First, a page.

Creative Child

Dealing With Loss

by Deborah Song

My kids’ great grandmother passed away at the age of 97 last month. Though her memory was sparse and undependable, the faces of my children were never lost on her. Great grandma always lit up when she saw my kids, 5 and 3 years old.

“You’re here!” she’d squeal with delight, even if she couldn’t remember their names.

Great grandma was mostly confined to her bed the last few years of her life. She often refused to even sit up and eat. Not even the sharpest diatribe could get her out of bed. But the persistent yet gentle coaxing of my 3-year-old often did. Their impact on great grandma’s life was big; bigger than the impact she had on them, I wrongly assumed.

Even though we visited her every Sunday for as long as my children have been alive, she slept most of the time and her interaction with my kids were not more than five words a week. When we were at her retirement home, a 700-square-foot space with no toys, all my kids ever did was complain that they wanted to go home. But the loss of great grandma had a profound effect on them, especially my 3-year-old, who seemed to be great grandma’s favorite. She was the baby of the family.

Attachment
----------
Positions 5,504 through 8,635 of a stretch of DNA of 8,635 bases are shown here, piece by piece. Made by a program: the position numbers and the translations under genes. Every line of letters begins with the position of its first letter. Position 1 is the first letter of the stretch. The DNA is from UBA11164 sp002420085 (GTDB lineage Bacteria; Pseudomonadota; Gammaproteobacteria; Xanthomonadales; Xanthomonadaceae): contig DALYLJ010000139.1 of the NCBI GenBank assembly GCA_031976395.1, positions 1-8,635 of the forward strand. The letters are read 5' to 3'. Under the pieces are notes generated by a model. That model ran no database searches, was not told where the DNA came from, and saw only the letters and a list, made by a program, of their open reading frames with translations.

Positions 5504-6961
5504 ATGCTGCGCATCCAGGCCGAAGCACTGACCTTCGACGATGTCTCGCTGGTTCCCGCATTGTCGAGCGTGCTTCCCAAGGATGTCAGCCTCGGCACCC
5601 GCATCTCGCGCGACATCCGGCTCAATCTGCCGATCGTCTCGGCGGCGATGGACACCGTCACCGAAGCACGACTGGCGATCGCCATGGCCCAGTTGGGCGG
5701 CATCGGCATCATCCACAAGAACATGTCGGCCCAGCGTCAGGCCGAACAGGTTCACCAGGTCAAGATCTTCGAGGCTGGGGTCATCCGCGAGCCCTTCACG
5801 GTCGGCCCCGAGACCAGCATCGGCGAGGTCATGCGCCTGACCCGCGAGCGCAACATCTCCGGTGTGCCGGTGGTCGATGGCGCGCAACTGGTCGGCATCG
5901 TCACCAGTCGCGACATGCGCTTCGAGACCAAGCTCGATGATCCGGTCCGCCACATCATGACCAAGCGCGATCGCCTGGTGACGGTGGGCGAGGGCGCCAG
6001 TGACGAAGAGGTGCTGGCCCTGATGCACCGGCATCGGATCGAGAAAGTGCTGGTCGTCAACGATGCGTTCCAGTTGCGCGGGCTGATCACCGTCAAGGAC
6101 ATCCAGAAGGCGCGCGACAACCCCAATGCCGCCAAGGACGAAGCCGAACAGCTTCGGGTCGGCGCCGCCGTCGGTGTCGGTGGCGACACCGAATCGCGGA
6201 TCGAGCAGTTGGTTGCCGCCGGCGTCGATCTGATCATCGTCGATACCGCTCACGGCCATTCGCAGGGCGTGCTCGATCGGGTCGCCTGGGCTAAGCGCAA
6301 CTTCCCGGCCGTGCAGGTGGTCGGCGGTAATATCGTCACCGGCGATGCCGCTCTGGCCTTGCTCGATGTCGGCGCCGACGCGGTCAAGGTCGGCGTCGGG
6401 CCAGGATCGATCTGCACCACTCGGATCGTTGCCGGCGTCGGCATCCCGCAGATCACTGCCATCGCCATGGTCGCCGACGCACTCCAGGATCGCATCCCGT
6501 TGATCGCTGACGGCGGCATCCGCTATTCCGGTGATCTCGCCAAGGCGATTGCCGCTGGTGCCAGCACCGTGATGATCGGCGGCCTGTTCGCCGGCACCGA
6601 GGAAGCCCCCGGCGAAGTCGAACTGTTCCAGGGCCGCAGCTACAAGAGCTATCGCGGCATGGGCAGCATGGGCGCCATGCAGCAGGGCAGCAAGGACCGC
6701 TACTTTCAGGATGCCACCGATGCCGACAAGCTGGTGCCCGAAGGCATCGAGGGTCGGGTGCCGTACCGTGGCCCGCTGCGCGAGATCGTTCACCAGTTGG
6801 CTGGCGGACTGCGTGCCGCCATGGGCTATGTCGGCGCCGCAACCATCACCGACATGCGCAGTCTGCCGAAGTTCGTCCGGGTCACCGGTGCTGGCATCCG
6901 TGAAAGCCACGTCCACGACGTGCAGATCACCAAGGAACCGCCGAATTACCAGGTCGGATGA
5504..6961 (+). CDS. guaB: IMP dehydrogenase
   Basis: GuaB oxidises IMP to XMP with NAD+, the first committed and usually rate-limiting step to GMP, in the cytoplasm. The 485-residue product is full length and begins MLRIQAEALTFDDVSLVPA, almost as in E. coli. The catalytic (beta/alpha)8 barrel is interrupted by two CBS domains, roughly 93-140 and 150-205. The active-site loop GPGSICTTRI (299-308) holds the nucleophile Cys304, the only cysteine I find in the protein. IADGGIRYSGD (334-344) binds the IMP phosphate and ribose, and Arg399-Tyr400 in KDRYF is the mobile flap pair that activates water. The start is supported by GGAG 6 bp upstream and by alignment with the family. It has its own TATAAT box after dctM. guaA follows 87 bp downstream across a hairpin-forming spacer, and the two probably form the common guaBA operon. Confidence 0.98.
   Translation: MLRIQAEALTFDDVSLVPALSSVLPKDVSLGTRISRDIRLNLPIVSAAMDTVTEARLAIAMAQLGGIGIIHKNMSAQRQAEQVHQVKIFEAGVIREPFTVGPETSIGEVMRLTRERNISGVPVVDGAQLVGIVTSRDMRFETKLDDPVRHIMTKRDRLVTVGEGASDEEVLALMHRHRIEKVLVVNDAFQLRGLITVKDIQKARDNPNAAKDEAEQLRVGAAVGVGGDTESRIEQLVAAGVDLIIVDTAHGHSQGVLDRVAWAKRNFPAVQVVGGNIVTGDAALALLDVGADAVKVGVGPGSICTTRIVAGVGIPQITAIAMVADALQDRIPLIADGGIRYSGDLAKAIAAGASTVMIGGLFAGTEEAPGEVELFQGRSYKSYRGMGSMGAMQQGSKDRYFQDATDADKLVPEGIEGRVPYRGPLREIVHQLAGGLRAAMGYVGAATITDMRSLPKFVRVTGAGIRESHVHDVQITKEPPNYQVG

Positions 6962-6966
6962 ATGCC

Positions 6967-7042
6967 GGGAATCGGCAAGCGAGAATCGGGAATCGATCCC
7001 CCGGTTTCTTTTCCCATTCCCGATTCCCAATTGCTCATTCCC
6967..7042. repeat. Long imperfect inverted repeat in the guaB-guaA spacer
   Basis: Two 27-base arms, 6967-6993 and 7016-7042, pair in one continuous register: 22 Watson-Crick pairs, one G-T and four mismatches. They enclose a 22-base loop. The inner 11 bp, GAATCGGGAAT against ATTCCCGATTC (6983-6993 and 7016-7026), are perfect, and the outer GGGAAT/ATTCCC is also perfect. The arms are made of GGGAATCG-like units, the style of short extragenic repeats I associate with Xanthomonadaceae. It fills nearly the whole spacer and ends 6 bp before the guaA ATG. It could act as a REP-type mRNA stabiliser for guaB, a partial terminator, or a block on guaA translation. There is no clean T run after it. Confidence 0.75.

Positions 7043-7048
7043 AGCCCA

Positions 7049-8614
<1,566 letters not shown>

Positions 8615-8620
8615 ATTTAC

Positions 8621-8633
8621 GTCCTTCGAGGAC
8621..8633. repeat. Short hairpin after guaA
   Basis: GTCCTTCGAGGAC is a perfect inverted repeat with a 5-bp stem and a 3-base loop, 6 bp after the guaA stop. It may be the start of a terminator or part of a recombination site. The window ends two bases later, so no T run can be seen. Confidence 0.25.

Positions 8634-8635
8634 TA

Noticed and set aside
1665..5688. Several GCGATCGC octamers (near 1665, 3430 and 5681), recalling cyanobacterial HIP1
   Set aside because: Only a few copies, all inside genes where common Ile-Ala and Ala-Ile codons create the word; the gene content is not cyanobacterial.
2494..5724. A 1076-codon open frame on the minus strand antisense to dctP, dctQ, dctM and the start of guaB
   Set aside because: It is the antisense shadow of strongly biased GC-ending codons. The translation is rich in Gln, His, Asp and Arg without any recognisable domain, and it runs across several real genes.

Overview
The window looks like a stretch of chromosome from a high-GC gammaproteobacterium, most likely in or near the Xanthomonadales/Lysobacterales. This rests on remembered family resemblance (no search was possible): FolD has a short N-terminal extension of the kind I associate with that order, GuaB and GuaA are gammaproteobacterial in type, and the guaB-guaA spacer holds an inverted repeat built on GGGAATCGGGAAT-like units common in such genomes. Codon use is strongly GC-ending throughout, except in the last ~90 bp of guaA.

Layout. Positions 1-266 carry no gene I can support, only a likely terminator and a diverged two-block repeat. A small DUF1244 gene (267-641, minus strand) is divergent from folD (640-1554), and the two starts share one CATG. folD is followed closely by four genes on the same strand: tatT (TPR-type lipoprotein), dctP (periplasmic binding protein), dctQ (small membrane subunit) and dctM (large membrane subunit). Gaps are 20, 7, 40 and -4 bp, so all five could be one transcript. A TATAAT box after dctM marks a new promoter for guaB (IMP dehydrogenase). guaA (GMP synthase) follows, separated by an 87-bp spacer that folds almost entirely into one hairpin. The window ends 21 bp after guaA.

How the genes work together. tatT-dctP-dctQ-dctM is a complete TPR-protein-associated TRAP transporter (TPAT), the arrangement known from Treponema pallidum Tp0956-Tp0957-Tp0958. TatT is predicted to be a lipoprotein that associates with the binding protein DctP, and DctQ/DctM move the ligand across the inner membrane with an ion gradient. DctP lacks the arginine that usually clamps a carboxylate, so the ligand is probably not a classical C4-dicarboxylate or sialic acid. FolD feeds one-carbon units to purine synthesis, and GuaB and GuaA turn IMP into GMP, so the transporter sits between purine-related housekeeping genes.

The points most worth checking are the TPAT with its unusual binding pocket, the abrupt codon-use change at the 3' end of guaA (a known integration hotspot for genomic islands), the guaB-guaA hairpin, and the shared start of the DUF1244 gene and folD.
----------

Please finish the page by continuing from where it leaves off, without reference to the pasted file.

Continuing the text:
It’s been several weeks since she passed away, and my 3-year-old will sporadically tell me she misses great grandma while grocery shopping with me, doting on her dolls or brushing her teeth. And great grandma is in every single prayer, sometimes she is the only topic of her prayers.

“Dear God, I don’t know where great grandma is, but she’s with you in heaven. Please be with her and make her feel better. Amen.” She’ll pray.

“Mommy, if I want to talk to her, I can talk to her through my heart right?” She has asked.

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